Sir Bob Neill, who chairs the Commons Justice Committee, added his name to a slowly-growing list of Tories urging Mr Johnson to quit on Friday.
“Trust is the most important commodity in politics, but these events have undermined trust in not just the office of the prime minister, but in the political process itself. To rebuild that trust and move on, a change in leadership is required,” he said
Stephen Hammond has also sent in a letter, saying in a statement he "cannot and will not defend the indefensible", adding he does not believe his party can regain public trust with Mr Johnson in charge.
John Baron attacked a "shameful pattern of misbehaviour" at the heart of government during the coronavirus pandemic and said "his repeated assurances in Parliament that there was no rule-breaking is simply not credible".
David Simmonds meanwhile said it was "clear" the public no longer supported Mr Johnson, adding: "It is time for him to step down so that new leadership can take forward the important work of the government".
They followed Julian Sturdy who was the first Tory MP to call on Mr Johnson to quit following the publishing of Ms Gray's report.
David Wood rounds up the latest on the backbench Tories calling for Boris Johnson to resign over Partygate
2019 entrant Alicia Kearns said the report demonstrated Mr Johnson had been “complicit in the holding of many goodbye parties for his staff” which the backbencher said “displayed a complete disregard” for Covid restrictions in place at the time.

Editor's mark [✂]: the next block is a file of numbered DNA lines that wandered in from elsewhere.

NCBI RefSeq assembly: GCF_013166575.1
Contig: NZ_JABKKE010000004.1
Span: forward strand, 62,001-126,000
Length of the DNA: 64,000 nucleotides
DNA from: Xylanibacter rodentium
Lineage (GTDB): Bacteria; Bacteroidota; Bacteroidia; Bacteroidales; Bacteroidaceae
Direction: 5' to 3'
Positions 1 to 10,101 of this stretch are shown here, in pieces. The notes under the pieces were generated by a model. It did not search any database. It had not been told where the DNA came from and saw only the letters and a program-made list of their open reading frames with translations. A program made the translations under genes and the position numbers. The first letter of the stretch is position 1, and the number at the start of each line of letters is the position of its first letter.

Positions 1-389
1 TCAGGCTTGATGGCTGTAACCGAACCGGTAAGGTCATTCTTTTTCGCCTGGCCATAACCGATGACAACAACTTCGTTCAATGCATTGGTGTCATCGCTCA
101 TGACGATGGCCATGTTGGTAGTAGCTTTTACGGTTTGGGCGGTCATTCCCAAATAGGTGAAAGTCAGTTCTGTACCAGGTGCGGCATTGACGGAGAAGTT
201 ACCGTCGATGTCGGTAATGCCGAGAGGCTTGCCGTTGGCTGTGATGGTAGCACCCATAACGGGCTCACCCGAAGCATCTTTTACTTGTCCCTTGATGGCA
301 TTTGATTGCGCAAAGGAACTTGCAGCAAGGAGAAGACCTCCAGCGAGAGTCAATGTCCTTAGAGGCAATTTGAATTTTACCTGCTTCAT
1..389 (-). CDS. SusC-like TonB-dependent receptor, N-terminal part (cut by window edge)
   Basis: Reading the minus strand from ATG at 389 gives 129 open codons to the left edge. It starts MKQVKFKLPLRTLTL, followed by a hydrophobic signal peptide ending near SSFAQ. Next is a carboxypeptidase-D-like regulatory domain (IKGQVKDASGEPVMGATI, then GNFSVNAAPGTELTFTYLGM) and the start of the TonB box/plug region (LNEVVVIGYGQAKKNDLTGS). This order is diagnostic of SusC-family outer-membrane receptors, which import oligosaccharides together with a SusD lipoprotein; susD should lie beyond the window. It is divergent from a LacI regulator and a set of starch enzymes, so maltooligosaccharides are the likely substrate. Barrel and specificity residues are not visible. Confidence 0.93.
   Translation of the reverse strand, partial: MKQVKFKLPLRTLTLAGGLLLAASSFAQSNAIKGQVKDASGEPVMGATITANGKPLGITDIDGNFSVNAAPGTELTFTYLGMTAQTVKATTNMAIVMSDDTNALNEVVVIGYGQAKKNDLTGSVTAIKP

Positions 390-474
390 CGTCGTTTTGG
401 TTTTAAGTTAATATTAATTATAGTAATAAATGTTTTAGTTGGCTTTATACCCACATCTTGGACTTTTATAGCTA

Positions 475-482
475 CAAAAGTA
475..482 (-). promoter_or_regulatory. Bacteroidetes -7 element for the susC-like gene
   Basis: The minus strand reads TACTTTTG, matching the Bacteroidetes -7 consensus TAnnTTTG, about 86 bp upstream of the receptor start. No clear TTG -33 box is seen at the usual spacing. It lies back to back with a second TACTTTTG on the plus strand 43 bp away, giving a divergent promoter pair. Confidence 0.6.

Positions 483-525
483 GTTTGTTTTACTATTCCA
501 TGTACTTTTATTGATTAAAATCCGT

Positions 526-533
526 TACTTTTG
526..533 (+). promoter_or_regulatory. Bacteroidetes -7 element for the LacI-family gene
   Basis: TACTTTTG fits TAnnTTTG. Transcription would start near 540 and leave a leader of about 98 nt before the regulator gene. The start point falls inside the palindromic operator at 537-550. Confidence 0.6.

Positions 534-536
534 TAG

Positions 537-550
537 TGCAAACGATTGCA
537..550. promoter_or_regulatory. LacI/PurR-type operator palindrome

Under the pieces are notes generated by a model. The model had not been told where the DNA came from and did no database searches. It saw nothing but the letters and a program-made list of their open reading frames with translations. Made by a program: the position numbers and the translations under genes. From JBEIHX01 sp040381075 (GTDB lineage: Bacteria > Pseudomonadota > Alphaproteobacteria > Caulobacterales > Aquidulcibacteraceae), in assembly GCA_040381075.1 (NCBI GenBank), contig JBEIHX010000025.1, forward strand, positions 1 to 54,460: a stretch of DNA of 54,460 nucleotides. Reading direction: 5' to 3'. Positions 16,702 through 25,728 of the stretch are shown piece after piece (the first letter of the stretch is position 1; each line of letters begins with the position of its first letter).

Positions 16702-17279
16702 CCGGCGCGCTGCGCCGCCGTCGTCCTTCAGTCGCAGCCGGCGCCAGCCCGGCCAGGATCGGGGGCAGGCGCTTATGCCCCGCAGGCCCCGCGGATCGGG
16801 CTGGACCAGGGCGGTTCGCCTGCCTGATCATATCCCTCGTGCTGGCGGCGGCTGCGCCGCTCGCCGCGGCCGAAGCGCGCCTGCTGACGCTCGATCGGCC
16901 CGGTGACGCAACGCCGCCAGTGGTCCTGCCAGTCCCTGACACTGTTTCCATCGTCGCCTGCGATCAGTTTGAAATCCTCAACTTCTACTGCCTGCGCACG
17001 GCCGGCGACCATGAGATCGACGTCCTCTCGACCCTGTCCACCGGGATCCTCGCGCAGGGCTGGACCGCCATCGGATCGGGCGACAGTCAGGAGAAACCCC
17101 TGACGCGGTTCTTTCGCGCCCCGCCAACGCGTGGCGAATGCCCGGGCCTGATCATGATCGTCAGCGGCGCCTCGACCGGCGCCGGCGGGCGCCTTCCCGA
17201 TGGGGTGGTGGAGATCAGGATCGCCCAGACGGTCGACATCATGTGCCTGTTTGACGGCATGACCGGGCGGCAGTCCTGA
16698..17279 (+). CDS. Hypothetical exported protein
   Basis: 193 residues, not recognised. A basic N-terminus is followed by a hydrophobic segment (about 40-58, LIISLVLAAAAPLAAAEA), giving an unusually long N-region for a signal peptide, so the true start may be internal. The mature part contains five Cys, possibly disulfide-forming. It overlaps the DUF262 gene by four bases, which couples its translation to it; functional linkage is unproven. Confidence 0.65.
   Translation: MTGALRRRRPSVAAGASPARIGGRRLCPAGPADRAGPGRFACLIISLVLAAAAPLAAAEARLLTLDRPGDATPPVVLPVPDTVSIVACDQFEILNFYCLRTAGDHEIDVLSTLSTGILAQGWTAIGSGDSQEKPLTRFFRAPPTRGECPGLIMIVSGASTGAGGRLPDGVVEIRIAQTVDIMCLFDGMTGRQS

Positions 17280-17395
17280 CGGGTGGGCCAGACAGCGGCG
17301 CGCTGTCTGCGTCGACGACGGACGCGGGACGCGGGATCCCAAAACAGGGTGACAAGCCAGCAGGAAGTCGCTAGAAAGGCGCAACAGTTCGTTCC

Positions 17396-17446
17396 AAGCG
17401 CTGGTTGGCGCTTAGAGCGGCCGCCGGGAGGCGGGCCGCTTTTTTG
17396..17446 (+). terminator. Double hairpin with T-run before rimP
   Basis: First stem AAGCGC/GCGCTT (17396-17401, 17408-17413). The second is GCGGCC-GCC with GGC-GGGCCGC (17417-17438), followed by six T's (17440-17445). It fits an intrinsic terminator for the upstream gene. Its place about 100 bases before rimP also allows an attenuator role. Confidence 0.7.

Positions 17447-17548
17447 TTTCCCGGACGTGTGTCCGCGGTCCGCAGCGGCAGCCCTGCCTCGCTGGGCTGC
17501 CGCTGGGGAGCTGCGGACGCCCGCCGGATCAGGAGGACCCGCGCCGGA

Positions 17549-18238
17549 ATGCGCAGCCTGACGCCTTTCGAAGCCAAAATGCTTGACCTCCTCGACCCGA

The Rutland and Melton MP said she had reached the conclusion that the “Prime Minister’s account of events to Parliament was misleading” - she did not confirm she had submitted a letter of no confidence, but it's been report she has.
Tory MP Paul Holmes, meanwhile, has resigned as a ministerial aide after saying he was “shocked and angered” by the behaviour described in the report.
The Eastleigh representative wrote online: “As I have always made clear I, like most of you, was shocked and angered by the revelations when so many people across Eastleigh followed the rules and sacrificed many things in the need to stop the spread of the virus.”
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He said a “deep mistrust” in the Tories has been created by the lockdown breaches as he tried to represent constituents with integrity.
“It is distressing to me that this work on your behalf has been tarnished by the toxic culture that seemed to have permeated Number 10,” he wrote.
“Over the last few weeks this distress has led me to conclude that I want to continue to focus solely on my efforts in being your Member of Parliament and the campaigns that are important to you. That is why I have now resigned from my governmental responsibilities as a Parliamentary Private Secretary at the Home Office.”
There are now at least 22 backbench Conservatives publicly urging him to go and it's likely others have submitted letters of no confidence without going public.
It appears the prime minister is struggling to move on from Ms Gray's critical report into Downing Street parties, which blamed the senior leadership in Number 10 for a party culture in government throughout various lockdowns.
Ms Gray said there had been a "failure of leadership" in No10 and Mr Johnson told MPs he takes "full responsibility" for the rule-breaking.
But, he said it was time to move on, telling a Downing Street press conference his priority is to now focus the cost-of-living crisis.